Taíno: Native Heritage and Identity in the Caribbean at the Smithsonian

A Taíno semí (spiritual icon) on display at the exhibition. Photo Credit: Roberto Borrero

Published July 29, 2018

NEW YORK — “Indigenous Peoples of the Caribbean are still here” is the foundational message of a new exhibition, Taíno: Native Heritage and Identity in the Caribbean, presented by the Smithsonian’s National Museum of the American Indian and the Smithsonian Latino Center. The exhibition is presented in English and Spanish and opens to the general public on July 28, 2018 through October 2019 at the at the museum’s George Gustav Heye Center in New York.

“For us, it was important to push through the myth of extinction and explore the historical and living legacy of Indigeneity in the Caribbean,” said Eduardo Díaz, director of the Smithsonian Latino Center. “We believe this exhibit will give visitors a new, alternative way to look at First Contact in the Americas, and the implications that play out today in the cultures and identities of the islands and their diasporic communities on the mainland. I cannot think of a more important, or original, American story to share.”

“Taíno: Native Heritage and Identity in the Caribbean” begins with an overview of Taíno cultures before European contact. Here the exhibition highlights exquisite examples of utilitarian objects and spiritual icons infused with layers of meaning. Engagement with these aspects of cultural life would change drastically during European colonization. There are 31 objects from the museum’s collection serving as focal points for the exhibition, 19 of these date back to pre-contact (ca. A.D. 800–1500). Moving from pre to post-contact, the exhibition also explores topics such as genetic testing, family stories of “Indio ancestry” and the Native roots of the Caribbean’s rural cultures.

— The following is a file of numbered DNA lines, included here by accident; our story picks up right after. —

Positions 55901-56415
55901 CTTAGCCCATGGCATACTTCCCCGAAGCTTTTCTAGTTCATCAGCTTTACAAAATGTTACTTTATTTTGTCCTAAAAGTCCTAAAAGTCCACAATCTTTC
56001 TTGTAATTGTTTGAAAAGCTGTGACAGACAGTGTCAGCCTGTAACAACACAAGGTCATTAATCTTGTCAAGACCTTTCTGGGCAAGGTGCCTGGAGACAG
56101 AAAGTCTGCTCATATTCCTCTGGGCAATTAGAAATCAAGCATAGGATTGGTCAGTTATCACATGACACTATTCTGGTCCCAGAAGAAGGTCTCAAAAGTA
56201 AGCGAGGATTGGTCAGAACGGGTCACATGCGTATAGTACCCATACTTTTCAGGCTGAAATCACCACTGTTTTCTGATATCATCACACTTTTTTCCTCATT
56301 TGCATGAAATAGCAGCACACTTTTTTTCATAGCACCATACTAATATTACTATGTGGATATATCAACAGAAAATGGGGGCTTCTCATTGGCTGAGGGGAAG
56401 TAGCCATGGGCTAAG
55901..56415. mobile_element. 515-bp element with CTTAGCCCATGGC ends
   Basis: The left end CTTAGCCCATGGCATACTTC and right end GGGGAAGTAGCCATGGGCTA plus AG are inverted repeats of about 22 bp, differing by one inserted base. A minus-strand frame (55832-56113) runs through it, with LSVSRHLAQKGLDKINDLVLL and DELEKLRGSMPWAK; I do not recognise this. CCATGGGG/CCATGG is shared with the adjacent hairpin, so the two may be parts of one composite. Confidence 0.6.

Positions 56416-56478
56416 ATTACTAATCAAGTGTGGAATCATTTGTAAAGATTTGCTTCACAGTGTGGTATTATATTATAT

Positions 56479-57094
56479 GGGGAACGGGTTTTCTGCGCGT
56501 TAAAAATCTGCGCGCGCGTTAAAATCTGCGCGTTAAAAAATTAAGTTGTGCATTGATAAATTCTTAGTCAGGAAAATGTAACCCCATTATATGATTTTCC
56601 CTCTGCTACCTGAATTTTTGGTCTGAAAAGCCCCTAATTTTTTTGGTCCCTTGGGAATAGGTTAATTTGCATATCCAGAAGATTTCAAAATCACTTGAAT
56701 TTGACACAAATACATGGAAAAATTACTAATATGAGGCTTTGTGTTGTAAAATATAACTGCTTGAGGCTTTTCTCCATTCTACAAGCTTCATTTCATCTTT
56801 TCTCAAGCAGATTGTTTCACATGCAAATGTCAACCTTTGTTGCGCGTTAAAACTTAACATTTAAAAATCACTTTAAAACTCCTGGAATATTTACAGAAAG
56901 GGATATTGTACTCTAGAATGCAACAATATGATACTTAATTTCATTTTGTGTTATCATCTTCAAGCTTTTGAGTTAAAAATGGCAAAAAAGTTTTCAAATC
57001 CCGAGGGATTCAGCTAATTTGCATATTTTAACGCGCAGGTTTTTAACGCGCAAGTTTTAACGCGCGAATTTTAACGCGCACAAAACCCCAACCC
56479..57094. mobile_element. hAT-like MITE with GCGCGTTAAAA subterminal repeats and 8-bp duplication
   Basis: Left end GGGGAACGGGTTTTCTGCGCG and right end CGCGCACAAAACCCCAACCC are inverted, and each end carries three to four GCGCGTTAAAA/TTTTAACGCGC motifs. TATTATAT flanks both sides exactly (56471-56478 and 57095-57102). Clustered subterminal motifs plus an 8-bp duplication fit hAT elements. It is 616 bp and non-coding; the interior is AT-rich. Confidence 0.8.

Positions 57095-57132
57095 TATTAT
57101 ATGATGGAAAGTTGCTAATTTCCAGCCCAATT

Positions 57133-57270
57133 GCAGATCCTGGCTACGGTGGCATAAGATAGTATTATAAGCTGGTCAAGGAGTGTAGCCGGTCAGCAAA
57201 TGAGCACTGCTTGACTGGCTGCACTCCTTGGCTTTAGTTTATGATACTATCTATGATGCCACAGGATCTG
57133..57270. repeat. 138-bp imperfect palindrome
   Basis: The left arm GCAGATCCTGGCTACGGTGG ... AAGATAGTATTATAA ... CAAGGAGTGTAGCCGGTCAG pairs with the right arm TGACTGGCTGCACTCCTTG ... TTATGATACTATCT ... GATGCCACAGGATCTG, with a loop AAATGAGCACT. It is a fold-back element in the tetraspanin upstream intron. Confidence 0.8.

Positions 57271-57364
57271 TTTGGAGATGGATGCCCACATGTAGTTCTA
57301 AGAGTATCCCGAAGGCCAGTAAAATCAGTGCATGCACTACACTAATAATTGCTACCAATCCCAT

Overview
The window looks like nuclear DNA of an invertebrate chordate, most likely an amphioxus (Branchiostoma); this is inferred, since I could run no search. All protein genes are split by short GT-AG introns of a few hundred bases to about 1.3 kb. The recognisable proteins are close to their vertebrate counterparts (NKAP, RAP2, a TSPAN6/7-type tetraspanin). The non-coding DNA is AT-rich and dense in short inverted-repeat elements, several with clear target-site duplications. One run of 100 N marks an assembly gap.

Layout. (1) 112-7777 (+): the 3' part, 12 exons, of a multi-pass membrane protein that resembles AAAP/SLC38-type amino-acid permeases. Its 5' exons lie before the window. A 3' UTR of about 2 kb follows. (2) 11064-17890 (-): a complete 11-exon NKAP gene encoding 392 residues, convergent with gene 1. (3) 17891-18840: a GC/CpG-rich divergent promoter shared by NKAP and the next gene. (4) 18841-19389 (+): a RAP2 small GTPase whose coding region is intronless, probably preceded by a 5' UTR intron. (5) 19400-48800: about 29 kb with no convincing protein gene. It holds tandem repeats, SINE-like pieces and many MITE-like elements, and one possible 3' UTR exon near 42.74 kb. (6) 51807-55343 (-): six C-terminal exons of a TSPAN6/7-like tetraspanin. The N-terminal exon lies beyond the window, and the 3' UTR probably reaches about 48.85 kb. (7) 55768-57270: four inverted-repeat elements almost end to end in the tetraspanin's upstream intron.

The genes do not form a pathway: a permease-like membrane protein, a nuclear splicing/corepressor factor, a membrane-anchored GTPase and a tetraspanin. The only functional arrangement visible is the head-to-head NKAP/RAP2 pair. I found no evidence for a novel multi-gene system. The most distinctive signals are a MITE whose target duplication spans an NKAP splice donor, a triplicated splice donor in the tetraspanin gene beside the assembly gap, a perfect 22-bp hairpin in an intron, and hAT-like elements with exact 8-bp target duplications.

The exhibition concludes with photographs and contemporary expressions of ancient arts and craft traditions. There is also a significant focus on community and activist groups keeping the Taíno movement strong, such as the United Confederation of Taíno People, which maintains a visible presence internationally including within the United Nations Permanent Forum on Indigenous Issues, among others.

“The exhibition offers an important opportunity to advance the conversation on race, identity, and human rights in the Caribbean” stated Roberto Múkaro Borrero, President of the United Confederation of Taíno People and kasike (leader) of the Guainía Taíno community. “The Taíno were the first Indigenous Peoples of the Americas to be called ‘Indian’ and this exhibition expands on that unique historic reference point, acknowledging our people not only in the past, but in the present tense.”

Representing the Confederation, Borrero was part of a consultative group of Taíno community leaders and academics first convened by the Smithsonian in 2011 toward the development of the current Taíno exhibition.

In conjunction with the exhibition “Taíno: Native Heritage and Identity in the Caribbean,” a symposium scheduled for Saturday, September 8, 2018 from 10:00am to 5:30pm will feature a diverse group of scholars, as well as presenters from the Taíno community to address various topics from genealogy and genetic testing to history and future directions of the movement.

Roger Hernandez-Moyet is a member of the Guainía Taíno Tribe and founder of Presencia Taína TV, an indigenous media and cultural arts organization.

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